January 6, 2016
Rising Interest Rates… What does it mean for M&A in 2016?
For the first time in nearly a decade, the Fed raised its target funds rate. This is not a surprise as the Fed has been signaling this action for months and the “zero” interest rate environment couldn’t last forever. Given easy credit has often been identified as a driving force for the premium values paid in M&A deals over the past couple of years, prospective M&A participants are asking “what does this mean for my process”. Two facts support that this will have little to no impact on M&A values in the near term:
- The rate hike was expected and helps to take some of the uncertainty out of the market
While current rates do impact lending activity, the anticipation of a change in rates itself also has a material impact on pricing and activity. Since the rate hike has been expected for several months, albeit with uncertain timing, many lenders were already accounting for the increase. Other lenders that were not pricing in an expected rate increase were being more cautious in their approach given the uncertainty. This announcement brings clarity to lenders and removes some of the dreaded uncertainty in the market. Although the picture is more clouded today by the uncertainty around the Fed’s next move, the near term impact will likely be de minimis to M&A participants.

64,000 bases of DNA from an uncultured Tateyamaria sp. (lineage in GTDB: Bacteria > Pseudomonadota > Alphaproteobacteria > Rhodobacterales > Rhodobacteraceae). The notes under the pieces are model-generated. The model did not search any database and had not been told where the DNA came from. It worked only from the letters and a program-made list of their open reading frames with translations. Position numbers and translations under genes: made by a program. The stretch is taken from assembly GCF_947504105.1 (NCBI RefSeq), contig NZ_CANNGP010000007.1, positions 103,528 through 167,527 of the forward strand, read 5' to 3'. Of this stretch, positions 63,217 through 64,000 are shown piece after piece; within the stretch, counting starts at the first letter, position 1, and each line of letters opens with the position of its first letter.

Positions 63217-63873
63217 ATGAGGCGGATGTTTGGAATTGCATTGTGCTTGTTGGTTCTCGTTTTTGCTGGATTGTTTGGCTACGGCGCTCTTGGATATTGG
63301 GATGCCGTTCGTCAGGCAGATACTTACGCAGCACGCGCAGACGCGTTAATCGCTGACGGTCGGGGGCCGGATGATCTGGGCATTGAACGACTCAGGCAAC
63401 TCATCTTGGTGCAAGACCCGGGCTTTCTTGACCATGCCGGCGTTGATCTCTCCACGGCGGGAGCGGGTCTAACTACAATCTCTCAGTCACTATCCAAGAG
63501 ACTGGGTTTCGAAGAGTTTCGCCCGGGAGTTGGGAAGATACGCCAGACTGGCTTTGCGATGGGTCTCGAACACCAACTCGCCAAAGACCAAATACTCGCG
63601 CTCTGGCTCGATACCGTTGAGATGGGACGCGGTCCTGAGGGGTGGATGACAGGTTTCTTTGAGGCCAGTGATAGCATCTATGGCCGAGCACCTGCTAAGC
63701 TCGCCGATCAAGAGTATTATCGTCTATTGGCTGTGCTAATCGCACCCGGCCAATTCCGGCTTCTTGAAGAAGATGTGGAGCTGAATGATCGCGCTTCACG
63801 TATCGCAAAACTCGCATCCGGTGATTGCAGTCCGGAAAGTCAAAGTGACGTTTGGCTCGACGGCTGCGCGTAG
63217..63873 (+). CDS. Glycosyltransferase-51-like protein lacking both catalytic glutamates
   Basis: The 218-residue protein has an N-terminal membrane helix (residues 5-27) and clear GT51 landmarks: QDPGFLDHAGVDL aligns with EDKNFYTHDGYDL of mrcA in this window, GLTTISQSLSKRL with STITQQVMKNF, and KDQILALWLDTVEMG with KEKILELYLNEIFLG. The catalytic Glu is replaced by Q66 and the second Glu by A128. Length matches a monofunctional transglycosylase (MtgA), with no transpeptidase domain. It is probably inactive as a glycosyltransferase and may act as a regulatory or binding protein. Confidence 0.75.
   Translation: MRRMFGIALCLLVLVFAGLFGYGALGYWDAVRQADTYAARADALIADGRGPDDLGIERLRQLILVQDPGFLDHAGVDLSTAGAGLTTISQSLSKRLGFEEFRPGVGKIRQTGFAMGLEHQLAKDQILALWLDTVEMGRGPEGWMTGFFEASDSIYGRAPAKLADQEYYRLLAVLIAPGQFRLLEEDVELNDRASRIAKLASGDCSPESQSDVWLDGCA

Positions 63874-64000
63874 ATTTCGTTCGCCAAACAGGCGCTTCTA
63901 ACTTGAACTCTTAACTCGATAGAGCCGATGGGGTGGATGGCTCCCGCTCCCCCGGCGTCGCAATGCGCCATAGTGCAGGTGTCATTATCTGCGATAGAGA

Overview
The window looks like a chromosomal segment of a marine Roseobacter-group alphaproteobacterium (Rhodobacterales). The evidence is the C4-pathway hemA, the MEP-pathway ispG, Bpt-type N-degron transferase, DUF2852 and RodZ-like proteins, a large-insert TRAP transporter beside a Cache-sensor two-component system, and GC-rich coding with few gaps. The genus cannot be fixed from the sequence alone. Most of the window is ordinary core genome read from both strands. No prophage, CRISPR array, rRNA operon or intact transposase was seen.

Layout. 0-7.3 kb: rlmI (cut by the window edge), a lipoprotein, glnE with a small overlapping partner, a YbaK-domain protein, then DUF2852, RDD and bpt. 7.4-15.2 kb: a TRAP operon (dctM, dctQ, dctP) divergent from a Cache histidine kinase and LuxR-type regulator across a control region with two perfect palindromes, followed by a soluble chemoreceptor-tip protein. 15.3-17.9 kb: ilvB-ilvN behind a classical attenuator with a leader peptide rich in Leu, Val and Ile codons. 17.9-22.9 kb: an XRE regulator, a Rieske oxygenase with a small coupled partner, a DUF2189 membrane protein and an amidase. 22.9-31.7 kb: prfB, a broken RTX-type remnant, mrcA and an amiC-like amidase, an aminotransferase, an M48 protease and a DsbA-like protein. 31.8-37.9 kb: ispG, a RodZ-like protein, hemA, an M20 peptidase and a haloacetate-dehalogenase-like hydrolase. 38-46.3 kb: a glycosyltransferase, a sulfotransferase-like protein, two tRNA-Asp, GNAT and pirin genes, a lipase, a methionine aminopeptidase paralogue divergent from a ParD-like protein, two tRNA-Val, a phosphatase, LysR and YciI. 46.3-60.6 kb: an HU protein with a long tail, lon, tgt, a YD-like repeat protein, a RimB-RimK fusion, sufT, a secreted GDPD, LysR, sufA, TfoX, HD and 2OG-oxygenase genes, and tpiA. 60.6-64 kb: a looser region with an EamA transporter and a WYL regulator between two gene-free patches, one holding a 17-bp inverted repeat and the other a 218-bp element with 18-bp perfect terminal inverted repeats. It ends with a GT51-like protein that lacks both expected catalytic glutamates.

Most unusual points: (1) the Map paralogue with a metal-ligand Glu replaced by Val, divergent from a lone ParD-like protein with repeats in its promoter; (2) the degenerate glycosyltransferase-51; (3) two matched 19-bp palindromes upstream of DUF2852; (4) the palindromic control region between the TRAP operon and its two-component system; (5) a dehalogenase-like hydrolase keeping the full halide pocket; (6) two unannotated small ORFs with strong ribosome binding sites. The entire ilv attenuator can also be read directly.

- The Rate increase was small – just .25%
The quarter point increase in the target rate is tiny and brings the target range from 0% – 0.25% to 0.25% – 0.5%. By contrast, the last time the target rate was raised, in June of 2006, it was raised to 5.25% more than 10x higher than the top end of the new range (0.5%). Additionally, more important than the rate itself is the speed at which the rate increases. Since the Fed is looking to both avoid rate shock as well as calm any deflationary fears, the pace of rate increases will likely remain slow. Bottom line, rates are still incredibly low by historical standards and will continue to be for the foreseeable future.
While we do expect some of the large cap M&A deals to be impacted by an increase in rates, particularly those using junk debt (for example Dell’s $66 Billion acquisition of EMC), we expect no impact on deals around the growth companies we represent. Further, although the US economy may be strong enough for tighter monetary policy, growth is not yet robust and M&A still represents one of the key avenues for growth. A look back on previous periods of measured rate hikes shows that M&A is able to thrive as most buyers (especially strategic) remain active and even in a downside scenario, more sellers are driven to the table. In some instances the stronger US dollar has even led to a frothier market for firms with assets and operations abroad. Finally, the record levels of cash on Private Equity balance sheets provides a sufficient buffer to any short term hesitation around rising rates.